The story was captivating. I was amazed by Edmund’s thorough research, his passion and his humor. He included several images of his own work. He managed to engage his audience on many levels, including touch (he passed around one of the valuable netsuke, the size of a walnut). The applause—an ovation, really—lasted for quite some time. It was a smart audience, too. How did I judge that? By the questions the audience asked about the Franco Prussian War, or the possibly Sephardic derivation of the Ephrussi name. The evening made many other recent art world talks seem rather inane. Somehow, Edmund de Waal has managed to weave a story of his family into the history of art and civilization over the past 150 years. I plan to read his book, The Hare with Amber Eyes.
Today’s New York Times review of Craig Kauffman’s show at Danese was glowing, to say the least. Ken Johnson’s concise and considered comments included the word nacreous, which is defined as “consisting of or resembling mother-of-pearl”, and aptly identifies the luminous and iridescent color in Kauffman’s work. Translucence and reflection are also things that Kauffman used in a subtle, sensuous way. Johnson’s review speaks eloquently about The Late Work of Kauffman, concluding that “Kauffman’s sculptures are as relevant today as ever.”
It is an important time for the recognition of the late Craig Kauffman (1932-2010), as his work will be shown in nine exhibitions during the span of a year. Right now, in London at the Thomas Dane Gallery, is the conclusion of an exhibit organized by Walead Beshty, titled Sunless. Kauffman’s work is represented by a superb example made in the late 1960s. Walead Beshty, a highly recognized young international artist, chose to include Kauffman’s work, proving Johnson’s observation that Kauffman is relevant today.
Opening next week is another group show, organized and assembled by the legendary Irving Blum. Blum has selected works by 21 major West Coast artists for an exhibit at Louis Stern Fine Arts in West Hollywood. In a brief introduction to the show, the critic Dave Hickey wrote about the “generosity of his eye, and the infectiousness of his enthusiasm” when praising the pleasure of the company of Irving Blum. Blum has known the work of Kauffman since 1958, of course, when Craig was a member of the original group of artists in the Ferus gallery. Blum selected two drawings for the show.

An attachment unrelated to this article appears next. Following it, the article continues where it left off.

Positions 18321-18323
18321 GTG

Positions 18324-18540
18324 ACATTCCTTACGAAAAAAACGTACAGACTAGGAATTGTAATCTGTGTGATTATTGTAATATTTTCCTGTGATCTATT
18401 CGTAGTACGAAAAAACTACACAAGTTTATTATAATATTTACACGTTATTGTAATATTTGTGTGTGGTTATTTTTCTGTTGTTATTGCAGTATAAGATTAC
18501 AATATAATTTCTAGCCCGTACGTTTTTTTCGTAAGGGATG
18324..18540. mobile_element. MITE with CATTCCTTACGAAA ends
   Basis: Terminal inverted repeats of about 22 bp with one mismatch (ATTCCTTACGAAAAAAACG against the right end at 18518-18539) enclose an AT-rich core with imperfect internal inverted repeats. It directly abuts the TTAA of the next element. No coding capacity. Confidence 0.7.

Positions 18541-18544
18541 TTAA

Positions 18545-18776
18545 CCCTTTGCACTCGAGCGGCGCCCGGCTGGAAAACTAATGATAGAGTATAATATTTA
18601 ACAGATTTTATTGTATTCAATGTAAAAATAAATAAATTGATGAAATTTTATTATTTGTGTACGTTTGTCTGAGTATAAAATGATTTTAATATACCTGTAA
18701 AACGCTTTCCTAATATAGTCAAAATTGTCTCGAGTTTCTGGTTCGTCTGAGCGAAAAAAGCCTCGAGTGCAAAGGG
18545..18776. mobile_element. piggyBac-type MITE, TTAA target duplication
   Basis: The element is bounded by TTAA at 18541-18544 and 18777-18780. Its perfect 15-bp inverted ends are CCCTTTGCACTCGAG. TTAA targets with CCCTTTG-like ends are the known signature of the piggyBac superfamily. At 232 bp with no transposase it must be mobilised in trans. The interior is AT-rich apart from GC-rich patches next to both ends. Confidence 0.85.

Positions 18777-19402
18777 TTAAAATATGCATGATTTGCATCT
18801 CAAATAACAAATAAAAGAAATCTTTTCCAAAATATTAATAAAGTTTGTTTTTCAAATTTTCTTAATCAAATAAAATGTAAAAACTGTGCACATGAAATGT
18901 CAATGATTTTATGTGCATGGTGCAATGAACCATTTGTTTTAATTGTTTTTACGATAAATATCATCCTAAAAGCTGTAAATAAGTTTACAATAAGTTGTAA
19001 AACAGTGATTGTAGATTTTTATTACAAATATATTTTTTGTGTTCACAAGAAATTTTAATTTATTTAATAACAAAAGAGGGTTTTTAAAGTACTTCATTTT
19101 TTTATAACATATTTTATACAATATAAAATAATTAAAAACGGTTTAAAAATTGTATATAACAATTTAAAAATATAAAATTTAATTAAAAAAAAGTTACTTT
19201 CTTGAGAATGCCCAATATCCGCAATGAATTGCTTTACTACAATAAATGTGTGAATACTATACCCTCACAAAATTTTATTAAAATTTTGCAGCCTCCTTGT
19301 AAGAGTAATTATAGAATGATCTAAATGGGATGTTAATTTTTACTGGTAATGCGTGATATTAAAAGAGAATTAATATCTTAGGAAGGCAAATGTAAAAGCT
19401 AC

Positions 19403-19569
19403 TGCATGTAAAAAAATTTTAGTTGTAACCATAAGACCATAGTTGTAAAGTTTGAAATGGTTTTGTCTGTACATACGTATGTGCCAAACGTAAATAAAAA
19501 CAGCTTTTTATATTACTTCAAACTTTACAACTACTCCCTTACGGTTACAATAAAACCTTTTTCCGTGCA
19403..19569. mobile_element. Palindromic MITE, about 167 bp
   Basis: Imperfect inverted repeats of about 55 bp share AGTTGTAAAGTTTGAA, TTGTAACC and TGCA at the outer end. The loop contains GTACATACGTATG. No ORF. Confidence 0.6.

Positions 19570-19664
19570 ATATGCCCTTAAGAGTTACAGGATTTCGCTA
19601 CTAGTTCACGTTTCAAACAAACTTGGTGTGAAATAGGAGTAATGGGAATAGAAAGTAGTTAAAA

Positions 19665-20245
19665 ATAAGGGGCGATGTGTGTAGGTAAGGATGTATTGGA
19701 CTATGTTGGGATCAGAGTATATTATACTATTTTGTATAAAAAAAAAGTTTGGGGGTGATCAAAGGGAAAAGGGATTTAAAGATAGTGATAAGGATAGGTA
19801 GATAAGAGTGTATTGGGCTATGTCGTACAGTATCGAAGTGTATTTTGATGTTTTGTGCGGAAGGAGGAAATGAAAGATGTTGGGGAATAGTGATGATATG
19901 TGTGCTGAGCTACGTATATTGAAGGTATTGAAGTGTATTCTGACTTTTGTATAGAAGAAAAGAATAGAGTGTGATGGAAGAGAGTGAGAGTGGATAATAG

A survey of works on paper has been mounted by Cirrus Gallery in Los Angeles, spanning several decades of Kauffman’s work. The sinuous line, luminous color, and unorthodox techniques of Kauffman’s works are evident in the drawings, lithographs and other works selected by Jean Milant of Cirrus. Milant, too, has known Kauffman’s work for decades, and produced a number of editions of prints. Cirrus, a seminal printmaking facility, worked closely with artists such as Ed Ruscha, Vija Celmins, Bruce Nauman and John Baldessari. The Craig Kauffman show of works on paper will run until November 6.
At my gallery, we will present a minimal installation of a group of works known as the Loops. Kauffman considered the 1969 works to be the simplest of his works. These paintings were made from a single sheet of clear acrylic plastic and painted with sprayed acrylic lacquer. Suspended and floating slightly away from a wall, they reflect Kauffman’s life-long interest in unorthodox supports for painting, as well as his sensuous color. In a 1976 interview conducted by the UCLA Oral History Project, Kauffman stated “the loops, which were plastic, hung out from the wall, from the ceiling on a wire, and cast a shadow on the wall…they contain this kind of foggy color inside of them.” This group was the last of several series of works made during the 1960s.
Later in October, Kauffman’s work will be featured, along with over 100 other artists, in a huge show at L.A.’s Museum of Contemporary Art: The Artist’s Museum. MOCA’s permanent collection includes Kauffman’s work, and has been featured in such previous exhibitions as This is Not to be Looked At, and A Minimal Future? The ambitious idea of MOCA’s huge survey is to highlight regional innovators who have most profoundly influenced the international art community. This focused exhibit looks at the complexity and importance of West Coast practice over the past 30 years, so it’s no surprise that Kaffman’s work is included.